>
Thanks James, I should have remembered that one. :-)

I was amazed when I checked and realized that it has been around since
SSE2, i.e. a long time before PSHUFB which waited until SSSE3.

Anyway, this makes it obvious that the proper way to merge nybble counts
is to add the two sets together, set a target reg to zero and use PSADBW
to generate two (64-bit) sums.

At this point we're at 5 instructions to load and split 16 bytes into 32
nybbles, 4 instr for the two PSHUFBs, one PADDB to merge them and one
PXOR, one PSADBW and one PADDQ to get the data into the two final 64-bit
accumulators: A total of 13 instructions.

movdqa xmm0,[esi]
movdqa xmm1,xmm7 ; High nybble mask
pandn xmm1,xmm0 ; Keep the low nybbles
pand xmm0,xmm7
psrlw xmm0,4

movdqa xmm2,xmm6 ; Nybble bit count copy
movdqa xmm3,xmm6 ; Nybble bit count copy

pshufb xmm2,xmm0
pshufb xmm3,xmm1

paddb xmm2,xmm3

We can as previously unroll (or loop) together 16 iterations of the
first 10 instructions, plus 15 PADDBs, before the PSADBW sequence.

I.e. ~11 SSE instructions per 16 bytes.

hopcode

unread,
Jan 8, 2011, 4:44:49 AM1/8/11
to
Il 07.01.2011 19:39, James Van Buskirk ha scritto:
> "hopcode"<hop...@nospicedham.nullnichtsnada.com> wrote in message
> news:ig5lg5$seh$1...@speranza.aioe.org...
>
>> phaddd xmm14,xmm14
>> phaddw xmm14,xmm14
>> movdq2q mm0,xmm14
>> phaddw mm0,mm0
>
>> movd eax,mm0
>> movzx ecx,ah
>> movzx eax,al
>> add eax,ecx
>
> Look up the PSADBW instruction. Apply your newfound knowledge.
>

Yeap, cool, 3 bytes pro cycle in my tests !!!!

James Van Buskirk

unread,
Jan 8, 2011, 6:23:30 PM1/8/11
to
"hopcode" <hop...@nospicedham.nullnichtsnada.com> wrote in message
news:ig9bmh$tb0$1...@speranza.aioe.org...

> Il 07.01.2011 19:39, James Van Buskirk ha scritto:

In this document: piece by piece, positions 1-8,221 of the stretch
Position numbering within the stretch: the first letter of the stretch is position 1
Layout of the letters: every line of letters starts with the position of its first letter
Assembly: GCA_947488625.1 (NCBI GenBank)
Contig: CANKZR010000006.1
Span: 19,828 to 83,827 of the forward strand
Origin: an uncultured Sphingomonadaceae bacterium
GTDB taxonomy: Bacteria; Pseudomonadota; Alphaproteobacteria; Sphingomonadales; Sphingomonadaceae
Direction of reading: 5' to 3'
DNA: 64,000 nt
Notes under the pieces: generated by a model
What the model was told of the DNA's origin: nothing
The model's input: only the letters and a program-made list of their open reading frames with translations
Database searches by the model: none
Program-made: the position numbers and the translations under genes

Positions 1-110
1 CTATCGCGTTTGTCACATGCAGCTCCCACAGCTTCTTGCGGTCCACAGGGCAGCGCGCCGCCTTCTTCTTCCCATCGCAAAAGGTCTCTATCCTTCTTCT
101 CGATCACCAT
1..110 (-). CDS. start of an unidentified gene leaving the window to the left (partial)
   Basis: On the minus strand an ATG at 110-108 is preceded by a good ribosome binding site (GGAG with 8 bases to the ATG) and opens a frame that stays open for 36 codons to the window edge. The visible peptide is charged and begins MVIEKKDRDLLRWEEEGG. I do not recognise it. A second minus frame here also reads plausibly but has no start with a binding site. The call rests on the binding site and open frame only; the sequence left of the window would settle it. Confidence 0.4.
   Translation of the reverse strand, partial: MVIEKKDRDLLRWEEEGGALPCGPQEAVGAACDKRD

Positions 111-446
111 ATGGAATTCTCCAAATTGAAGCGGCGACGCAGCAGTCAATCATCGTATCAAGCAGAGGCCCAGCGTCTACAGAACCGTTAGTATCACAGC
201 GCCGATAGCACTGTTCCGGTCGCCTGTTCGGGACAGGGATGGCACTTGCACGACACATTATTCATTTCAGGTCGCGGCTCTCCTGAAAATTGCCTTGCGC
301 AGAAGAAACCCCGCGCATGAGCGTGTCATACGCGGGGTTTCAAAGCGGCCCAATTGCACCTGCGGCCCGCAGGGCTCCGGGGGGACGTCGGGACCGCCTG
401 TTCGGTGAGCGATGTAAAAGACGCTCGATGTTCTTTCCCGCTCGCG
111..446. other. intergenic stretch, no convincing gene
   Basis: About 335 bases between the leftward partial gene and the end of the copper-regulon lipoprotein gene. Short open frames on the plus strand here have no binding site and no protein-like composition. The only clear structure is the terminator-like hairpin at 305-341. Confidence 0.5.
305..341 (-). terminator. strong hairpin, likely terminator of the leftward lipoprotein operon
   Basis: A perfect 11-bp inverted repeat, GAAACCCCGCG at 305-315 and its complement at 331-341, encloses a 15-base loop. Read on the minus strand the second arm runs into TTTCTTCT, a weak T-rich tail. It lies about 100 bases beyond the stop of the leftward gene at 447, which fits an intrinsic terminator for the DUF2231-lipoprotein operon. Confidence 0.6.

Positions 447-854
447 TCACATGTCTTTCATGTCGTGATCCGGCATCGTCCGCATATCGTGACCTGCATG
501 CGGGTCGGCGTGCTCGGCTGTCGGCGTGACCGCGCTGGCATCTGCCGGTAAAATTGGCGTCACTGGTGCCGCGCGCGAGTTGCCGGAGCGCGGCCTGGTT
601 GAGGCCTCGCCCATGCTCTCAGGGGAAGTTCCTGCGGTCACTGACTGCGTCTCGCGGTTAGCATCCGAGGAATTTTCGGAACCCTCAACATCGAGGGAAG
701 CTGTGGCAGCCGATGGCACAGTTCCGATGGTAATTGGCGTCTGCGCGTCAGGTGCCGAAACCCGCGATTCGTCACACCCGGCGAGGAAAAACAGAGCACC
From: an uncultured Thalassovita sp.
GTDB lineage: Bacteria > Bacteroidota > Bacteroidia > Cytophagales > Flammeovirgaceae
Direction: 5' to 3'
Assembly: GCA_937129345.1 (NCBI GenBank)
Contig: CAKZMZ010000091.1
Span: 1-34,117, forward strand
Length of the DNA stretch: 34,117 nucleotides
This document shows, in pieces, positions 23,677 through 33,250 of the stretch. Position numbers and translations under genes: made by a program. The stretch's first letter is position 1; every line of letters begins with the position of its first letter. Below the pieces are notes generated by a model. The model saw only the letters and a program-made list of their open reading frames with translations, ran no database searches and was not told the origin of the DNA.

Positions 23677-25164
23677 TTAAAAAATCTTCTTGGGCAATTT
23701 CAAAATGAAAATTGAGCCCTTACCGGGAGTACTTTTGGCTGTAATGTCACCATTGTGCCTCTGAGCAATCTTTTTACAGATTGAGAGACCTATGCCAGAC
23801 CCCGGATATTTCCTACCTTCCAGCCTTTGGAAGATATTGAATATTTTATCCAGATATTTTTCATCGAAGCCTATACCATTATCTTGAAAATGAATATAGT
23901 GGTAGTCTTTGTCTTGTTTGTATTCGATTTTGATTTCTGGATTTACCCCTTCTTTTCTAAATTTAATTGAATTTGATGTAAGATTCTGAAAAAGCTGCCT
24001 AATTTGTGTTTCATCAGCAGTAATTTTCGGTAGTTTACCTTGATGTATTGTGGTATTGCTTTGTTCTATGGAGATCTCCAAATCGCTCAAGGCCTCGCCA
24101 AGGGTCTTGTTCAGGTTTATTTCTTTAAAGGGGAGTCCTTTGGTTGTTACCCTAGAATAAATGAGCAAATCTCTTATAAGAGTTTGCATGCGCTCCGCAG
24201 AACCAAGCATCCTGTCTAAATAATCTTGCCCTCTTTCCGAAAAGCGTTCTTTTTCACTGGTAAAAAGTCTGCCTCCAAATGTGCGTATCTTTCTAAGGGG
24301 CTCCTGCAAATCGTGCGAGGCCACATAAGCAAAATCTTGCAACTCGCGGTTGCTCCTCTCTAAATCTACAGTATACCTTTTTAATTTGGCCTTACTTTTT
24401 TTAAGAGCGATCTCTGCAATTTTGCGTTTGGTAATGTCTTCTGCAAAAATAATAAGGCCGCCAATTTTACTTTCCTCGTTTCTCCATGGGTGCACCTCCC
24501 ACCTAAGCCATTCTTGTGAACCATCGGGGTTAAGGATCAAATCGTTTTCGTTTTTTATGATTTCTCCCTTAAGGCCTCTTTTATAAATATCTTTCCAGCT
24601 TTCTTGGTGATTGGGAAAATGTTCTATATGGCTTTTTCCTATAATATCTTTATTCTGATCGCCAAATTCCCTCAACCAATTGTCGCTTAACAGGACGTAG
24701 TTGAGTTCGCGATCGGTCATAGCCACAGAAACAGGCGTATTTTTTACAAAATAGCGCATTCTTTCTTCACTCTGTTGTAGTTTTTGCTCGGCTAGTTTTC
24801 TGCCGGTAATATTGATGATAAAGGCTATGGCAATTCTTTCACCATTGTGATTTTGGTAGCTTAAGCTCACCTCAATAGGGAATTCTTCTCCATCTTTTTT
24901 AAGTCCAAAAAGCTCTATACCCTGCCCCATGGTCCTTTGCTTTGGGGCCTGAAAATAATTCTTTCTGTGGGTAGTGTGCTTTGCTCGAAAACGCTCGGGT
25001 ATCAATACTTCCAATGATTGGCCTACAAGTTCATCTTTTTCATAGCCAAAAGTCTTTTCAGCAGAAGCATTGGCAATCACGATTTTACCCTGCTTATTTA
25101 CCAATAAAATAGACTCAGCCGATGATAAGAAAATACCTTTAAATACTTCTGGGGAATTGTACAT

>> Look up the PSADBW instruction.

> Yeap, cool, 3 bytes pro cycle in my tests !!!!

One thing I have noticed with OOO processors is that it can be a
good thing to use the OOO capabilities. To do this, you write
instruction streams consecutively rather than concurrently and let
the processor read across instruction streams, renaming registers
and so utilizing the physical register file which is larger than the
visible register file.

_popcnt8:
movdqa %xmm6, 8(%rsp)
movdqa %xmm7, 24(%rsp)
movdqa nonsense(%rip), %xmm1
movdqa LUT(%rip), %xmm3
xorps %xmm6, %xmm6
xorps %xmm7, %xmm7
movl (%rdx), %edx
.align 16
hopcode_1c:
movaps (%rcx), %xmm0
movaps %xmm1, %xmm2
andnps %xmm0, %xmm1
andps %xmm2, %xmm0
movaps %xmm3, %xmm4
psrlw $4, %xmm1
pshufb %xmm0, %xmm3
movaps %xmm4, %xmm5
pshufb %xmm1, %xmm5
paddb %xmm3, %xmm5
movaps 16(%rcx), %xmm0
movaps %xmm2, %xmm1
andnps %xmm0, %xmm2
andps %xmm1, %xmm0
psrlw $4, %xmm2
movaps %xmm4, %xmm3
pshufb %xmm0, %xmm4
paddb %xmm4, %xmm5
movaps %xmm3, %xmm0
pshufb %xmm2, %xmm0
paddb %xmm0, %xmm5
movaps 32(%rcx), %xmm0
movaps %xmm1, %xmm2
andnps %xmm0, %xmm1
andps %xmm2, %xmm0
psrlw $4, %xmm1
movaps %xmm3, %xmm4
pshufb %xmm0, %xmm3
paddb %xmm3, %xmm5
movaps %xmm4, %xmm0
pshufb %xmm1, %xmm0
paddb %xmm0, %xmm5
movaps 48(%rcx), %xmm0
movaps %xmm2, %xmm1
andnps %xmm0, %xmm2
andps %xmm1, %xmm0
psrlw $4, %xmm2
movaps %xmm4, %xmm3
pshufb %xmm0, %xmm4
paddb %xmm4, %xmm5
movaps %xmm3, %xmm0
pshufb %xmm2, %xmm0
paddb %xmm0, %xmm5
psadbw %xmm6, %xmm5
paddd %xmm5, %xmm7
addq $64, %rcx
subl $64, %edx
jg hopcode_1c
movhlps %xmm7, %xmm6
paddd %xmm6, %xmm7
movq %xmm7, %rax
movaps 8(%rsp), %xmm6
movaps 24(%rsp), %xmm7
ret

In the above, nonsense(%rip) is the low nybble mask and LUT(%rip) is
the 4-bit LUT. Also note the rotation of constants between registers
xmm1 and xmm2 and also between xmm3 and xmm4. This is intended to